All of this is in the name of charities and good causes - and you can raise funds for any charity you like - not just the Royal Parks Foundation. Which gives you a marvelous opportunity to pester friends and family for cash. So much fun.
Ever since Kodak filed for bankruptcy in the US, a question mark has hung over its UK subsidiary Cinesite. Cinesite is an excellent visual effects house in London's Soho, one of the "Big Four" (including Frame Store, Double Negative, and MPC) which I worked at for many years. We animated hundreds of shots on Underdog, Beverly Hills Chihuahua and Marmaduke. Talking animals is not the most glamorous end of the VFX business but we took pride in building a highly efficient pipeline that could produce a huge amount of high-quality work in a very short time.
Some of the most fun I had there included working on the Harry Potter films - who wouldn't want to work on the series that has transformed the visual effects business in London? We did the magical tweeting birds from Harry Potter and the Half-Blood Prince - all beautifully rendered and suitable for an extreme close-up (though in the end we never got closer than a wide shot).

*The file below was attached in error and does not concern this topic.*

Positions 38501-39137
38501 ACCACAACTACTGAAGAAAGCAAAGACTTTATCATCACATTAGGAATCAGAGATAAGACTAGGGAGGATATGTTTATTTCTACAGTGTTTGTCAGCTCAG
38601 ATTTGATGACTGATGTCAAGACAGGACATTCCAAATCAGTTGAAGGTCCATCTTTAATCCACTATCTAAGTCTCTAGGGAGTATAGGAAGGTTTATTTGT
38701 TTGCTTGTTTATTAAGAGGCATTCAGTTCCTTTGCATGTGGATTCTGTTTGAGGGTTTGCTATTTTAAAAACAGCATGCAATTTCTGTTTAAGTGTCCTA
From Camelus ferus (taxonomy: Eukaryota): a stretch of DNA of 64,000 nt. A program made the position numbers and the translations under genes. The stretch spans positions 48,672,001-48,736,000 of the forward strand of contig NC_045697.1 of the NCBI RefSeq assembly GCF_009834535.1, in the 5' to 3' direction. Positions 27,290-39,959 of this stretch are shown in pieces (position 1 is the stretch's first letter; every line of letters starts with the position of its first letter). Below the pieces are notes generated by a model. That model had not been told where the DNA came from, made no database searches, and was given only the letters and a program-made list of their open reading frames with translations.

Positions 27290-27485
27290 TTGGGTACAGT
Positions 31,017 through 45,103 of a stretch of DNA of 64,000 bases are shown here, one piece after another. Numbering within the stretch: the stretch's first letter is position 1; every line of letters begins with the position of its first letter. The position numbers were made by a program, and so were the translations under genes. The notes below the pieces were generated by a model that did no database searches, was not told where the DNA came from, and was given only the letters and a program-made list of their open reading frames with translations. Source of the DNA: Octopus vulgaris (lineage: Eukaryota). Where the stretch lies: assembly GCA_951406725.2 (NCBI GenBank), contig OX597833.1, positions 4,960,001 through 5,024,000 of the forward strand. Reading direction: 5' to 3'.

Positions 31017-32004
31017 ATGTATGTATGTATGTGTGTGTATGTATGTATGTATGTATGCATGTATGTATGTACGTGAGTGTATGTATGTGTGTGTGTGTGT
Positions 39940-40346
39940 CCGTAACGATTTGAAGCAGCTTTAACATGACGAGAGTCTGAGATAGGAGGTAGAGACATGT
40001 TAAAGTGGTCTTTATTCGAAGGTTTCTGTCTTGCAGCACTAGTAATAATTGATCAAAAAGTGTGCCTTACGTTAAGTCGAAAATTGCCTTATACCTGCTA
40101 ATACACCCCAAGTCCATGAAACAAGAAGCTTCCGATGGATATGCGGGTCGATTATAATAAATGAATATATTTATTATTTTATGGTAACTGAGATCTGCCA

Working at Cinesite is fun in part because it still has the intimate feel of a small company - but with big, rich parents overseas, it was always protected from the short-term chill winds of the market. Now, with Kodak gone, it is having to fend for itself. Still, it was a surprise to see that a company which (according to yesterday's Sunday Times) made a profit of £2.7m on a turnover of £25.8m in 2010, has been sold to the private equity firm Endless for "around £2m".
Now, as every Londoner knows, £2m will barely buy you a house in the metropolis these days. Surely one of London's leading VFX houses is worth more than that?
Maurice Sendak invited me to lunch. I had been in the running to take over as director of the animated Where the Wild Things Are feature at Universal, which, after many many months of development, Maurice hated. He liked my take on Wild Things, and I had meetings at Universal and phone conversations with Maurice about how to put the project back on-track. Spike Jonze swooped in and made the film in live action, but on this day in August of 2002, I found myself driving down a small, windy road to have lunch at his house in Connecticut.